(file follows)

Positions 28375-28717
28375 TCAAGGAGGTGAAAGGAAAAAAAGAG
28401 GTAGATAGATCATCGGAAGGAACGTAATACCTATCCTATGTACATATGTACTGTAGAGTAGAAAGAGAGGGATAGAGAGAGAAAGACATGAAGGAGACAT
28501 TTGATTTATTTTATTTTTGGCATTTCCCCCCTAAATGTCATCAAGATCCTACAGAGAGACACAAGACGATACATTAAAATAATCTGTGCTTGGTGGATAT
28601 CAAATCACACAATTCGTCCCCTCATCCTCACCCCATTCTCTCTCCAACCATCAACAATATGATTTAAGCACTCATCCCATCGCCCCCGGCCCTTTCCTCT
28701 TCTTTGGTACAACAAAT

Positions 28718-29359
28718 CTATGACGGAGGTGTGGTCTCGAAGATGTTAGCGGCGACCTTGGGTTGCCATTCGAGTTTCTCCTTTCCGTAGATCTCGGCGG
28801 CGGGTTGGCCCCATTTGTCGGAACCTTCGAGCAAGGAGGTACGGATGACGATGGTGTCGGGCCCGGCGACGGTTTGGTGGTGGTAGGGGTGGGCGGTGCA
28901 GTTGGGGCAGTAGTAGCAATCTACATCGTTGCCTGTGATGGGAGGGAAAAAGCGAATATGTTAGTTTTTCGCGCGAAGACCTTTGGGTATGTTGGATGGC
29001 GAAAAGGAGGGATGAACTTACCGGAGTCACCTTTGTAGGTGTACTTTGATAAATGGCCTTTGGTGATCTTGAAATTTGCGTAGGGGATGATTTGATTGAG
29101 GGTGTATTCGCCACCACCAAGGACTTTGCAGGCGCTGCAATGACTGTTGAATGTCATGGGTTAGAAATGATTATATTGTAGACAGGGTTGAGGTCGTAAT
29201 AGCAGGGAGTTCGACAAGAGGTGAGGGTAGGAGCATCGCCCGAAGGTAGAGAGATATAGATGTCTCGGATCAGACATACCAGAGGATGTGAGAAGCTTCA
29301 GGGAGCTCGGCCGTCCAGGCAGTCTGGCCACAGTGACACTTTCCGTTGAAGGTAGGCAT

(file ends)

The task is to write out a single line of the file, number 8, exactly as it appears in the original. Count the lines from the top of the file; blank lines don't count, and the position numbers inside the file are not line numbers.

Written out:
28718 CTATGACGGAGGTGTGGTCTCGAAGATGTTAGCGGCGACCTTGGGTTGCCATTCGAGTTTCTCCTTTCCGTAGATCTCGGCGG